THE late socialite Genius “Ginimbi” Kadungure’s posh US$500 000 Rolls-Royce Wraith was not insured, police have said.
National police spokesperson Assistant Commissioner Paul Nyathi yesterday said Ginimbi’s vehicle had not been insured and did not have a Zimbabwe National Road Administration (Zinara) licence.
“Records obtained by the police in the on-going investigations into the fatal road traffic accident show that the vehicle had been registered through Central Vehicle Registry and obtained personalised number plates,” he said.
“The records also indicate that the vehicle had not been insured or obtained a Zinara licence. The police is still conducting investigations into the fatal road traffic accident.”
Ginimbi died in the horror car crash, which also claimed his friends fitness trainer-turnedvideo vixen Michelle “Mimi Moana” Amuli, Malawian fugitive Limumba Karim and Mozambican model and socialite Alichia Adams, two weeks ago. The accident occurred along Borrowdale Road in Harare in the early hours of November 8, when a speeding Ginimbi overtook two cars before ramming into Lucky Chikwanda’s car.
The Rolls-Royce Wraith skidded off the road and crashed into a tree before bursting into a ball of flames, and consuming all Ginimbi’s friends.
Ginimbi was last Saturday buried at his multimillion-dollar mansion in Domboshava at a funeral one could mistake for a party.
Now the driver of the Honda Fit involved in the accident with Ginimbi’s car, Lucky Chikwanda wants to claim damages. Lawyers say he is entitled to institute claims for damages that include his smashed vehicle and medical expenses.
Chikwanda, who was left counting losses, told NewsDay Weekender Life & Style that he had paid his medical bills, but was worried about how he would get his damaged car back on the road again.
“Police are saying Ginimbi had no insurance and my car was on third part and not full cover,” he said.
“The car’s front was badly damaged, the engine splintered and buying a new car will be the best.”
Chikwanda said it was a miracle that he came out alive after the accident.
“I still cannot believe that I am alive, but God is amazing, He saved me. After seeing the damage done to the cars, I am still failing to convince myself that I am not a ghost,” he said.
“I was on my way from Hatcliffe when it (accident) took place and he (Ginimbi) was coming from the city centre trying to overtake two cars in front of him, but he failed to do it and by the time he tried to return to his lane, it was too late.”
“He (Ginimbi) was speeding and when I saw his car right in front of me, all I did was to scream. On impact, my car was forced to spin and face the direction we were coming from, while Ginimbi’s car went on to hit a tree about 20 to 30 meters away from the point of impact,” he said.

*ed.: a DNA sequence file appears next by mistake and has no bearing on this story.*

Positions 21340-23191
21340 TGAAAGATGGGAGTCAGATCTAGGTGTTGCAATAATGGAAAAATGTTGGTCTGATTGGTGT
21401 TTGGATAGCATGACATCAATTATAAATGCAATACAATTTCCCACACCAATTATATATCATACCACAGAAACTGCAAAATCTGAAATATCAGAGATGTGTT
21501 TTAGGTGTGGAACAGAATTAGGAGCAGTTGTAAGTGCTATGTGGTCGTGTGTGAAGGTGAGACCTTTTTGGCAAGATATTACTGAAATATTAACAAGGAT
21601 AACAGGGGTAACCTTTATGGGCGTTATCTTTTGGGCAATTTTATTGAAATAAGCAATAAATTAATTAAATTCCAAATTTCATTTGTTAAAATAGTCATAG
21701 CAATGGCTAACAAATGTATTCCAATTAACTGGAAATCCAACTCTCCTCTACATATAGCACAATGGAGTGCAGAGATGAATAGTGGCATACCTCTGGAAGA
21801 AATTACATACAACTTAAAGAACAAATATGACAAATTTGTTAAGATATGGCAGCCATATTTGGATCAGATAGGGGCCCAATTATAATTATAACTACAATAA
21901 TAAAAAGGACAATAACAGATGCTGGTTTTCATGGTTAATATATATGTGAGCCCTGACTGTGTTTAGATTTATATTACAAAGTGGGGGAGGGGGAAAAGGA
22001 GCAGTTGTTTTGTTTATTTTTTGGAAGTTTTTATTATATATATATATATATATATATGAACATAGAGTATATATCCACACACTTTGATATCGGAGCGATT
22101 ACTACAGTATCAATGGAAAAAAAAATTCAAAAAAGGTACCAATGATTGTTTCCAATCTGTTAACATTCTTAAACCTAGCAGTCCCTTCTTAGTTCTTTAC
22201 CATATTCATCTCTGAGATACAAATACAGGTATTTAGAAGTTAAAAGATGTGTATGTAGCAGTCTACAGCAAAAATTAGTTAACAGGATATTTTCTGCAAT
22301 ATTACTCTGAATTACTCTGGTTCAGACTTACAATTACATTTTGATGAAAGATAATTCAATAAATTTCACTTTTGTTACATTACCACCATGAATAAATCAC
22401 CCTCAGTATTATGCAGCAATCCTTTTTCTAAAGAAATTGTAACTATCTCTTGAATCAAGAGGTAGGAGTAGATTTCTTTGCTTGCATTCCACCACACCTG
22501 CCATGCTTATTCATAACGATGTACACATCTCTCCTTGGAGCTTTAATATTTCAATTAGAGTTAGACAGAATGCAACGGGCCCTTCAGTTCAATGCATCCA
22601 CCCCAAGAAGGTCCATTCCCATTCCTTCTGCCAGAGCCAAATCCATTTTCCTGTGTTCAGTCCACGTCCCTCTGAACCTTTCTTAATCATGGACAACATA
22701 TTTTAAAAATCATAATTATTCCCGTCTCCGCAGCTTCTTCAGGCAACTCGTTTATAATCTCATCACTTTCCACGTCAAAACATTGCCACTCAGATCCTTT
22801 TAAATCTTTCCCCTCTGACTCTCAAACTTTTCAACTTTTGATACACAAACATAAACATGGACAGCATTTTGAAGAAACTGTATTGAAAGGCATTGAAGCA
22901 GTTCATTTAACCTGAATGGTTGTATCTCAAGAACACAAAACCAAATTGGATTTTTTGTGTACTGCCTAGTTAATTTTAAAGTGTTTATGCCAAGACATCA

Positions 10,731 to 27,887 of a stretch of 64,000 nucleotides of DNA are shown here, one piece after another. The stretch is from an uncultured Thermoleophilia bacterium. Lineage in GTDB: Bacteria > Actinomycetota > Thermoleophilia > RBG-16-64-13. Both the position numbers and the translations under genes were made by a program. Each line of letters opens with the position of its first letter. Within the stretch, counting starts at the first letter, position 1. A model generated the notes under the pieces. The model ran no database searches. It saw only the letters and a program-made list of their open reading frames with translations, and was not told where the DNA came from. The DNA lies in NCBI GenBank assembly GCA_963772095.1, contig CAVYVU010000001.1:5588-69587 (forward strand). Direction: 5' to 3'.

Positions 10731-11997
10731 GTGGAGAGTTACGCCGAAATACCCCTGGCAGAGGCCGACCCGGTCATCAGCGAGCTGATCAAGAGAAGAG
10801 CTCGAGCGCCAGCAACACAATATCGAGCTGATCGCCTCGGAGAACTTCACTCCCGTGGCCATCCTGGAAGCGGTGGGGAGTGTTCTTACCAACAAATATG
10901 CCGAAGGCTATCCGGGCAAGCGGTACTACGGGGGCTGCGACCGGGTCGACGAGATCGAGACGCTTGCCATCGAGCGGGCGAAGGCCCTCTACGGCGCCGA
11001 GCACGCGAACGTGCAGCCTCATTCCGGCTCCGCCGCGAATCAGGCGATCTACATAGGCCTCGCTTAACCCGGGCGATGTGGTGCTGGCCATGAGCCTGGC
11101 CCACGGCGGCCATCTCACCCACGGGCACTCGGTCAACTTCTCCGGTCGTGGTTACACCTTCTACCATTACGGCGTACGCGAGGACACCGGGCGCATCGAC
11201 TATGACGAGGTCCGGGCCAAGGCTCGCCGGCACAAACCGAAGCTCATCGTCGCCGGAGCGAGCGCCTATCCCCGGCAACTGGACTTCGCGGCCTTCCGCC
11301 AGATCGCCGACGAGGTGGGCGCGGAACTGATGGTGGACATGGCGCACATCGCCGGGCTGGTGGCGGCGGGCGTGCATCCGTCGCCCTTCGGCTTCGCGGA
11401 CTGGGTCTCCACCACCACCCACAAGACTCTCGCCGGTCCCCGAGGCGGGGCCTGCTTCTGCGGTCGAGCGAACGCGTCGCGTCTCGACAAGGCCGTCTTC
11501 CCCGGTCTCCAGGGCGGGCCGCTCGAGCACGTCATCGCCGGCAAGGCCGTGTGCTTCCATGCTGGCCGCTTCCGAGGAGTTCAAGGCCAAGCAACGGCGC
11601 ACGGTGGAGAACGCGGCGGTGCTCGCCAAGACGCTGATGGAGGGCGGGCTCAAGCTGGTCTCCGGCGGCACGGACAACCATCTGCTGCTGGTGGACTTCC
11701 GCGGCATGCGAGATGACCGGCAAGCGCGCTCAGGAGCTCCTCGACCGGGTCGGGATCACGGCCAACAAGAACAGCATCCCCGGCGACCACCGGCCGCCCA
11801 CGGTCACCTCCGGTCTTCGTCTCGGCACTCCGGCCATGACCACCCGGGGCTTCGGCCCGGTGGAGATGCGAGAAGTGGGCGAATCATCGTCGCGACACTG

Chikwanda said on the fateful day, he was in the company of a friend, Artwell Kamisara, who sustained minor injuries. Respected lawyer and former Harare mayor Muchadeyi Masunda said at law, no one was a “lesser mortal” and under such circumstances, the victims’ rights should be observed.
“Needless to say, it is incumbent on society to bring to a long overdue end the almost endemic and mind boggling attitude, with total impunity, on the part of the so-called social and political celebrities, who behave as if the rights and/or lives of the supposedly lesser mortals don’t matter,” he said.
“The question of culpability in this case is likely to turn on which party will be found to have been negligent and, therefore, should bedeemed, on a balance of probabilities, to have been the proximate cause of the road traffic accident.”
Masunda said the law requires drivers to exercise reasonable care when encountering anyone while they are on the road be they pedestrians as well as passengers or fellow motorists.
“The prima facie indications are that unless there is compelling evidence to the contrary, the proximate cause of the road traffic accident could have been the late Genius Kadungure in that he: drove his Rolls Royce at an excessive speed in the circumstances, failed to keep a proper lookout, drove without due care and attention, failed to stop his motor vehicle when an accident seemed imminent,” he said, adding that in the aftermath of the recent carnage that “needlessly” cost the lives of the four, there was need to “spare a thought” for the Honda Fit driver. Masunda said he was prepared to give legal advice to Chikwanda.
“He was an innocent and bona fide road user whose life was changed forever in just a split second. He definitely needs to be helped legally with regard to the damage caused to his car, the medical expenses which he incurred as a result of the injuries that he sustained, the necessary post-trauma counselling therapy together with the related costs,” he said. – NewsDay ■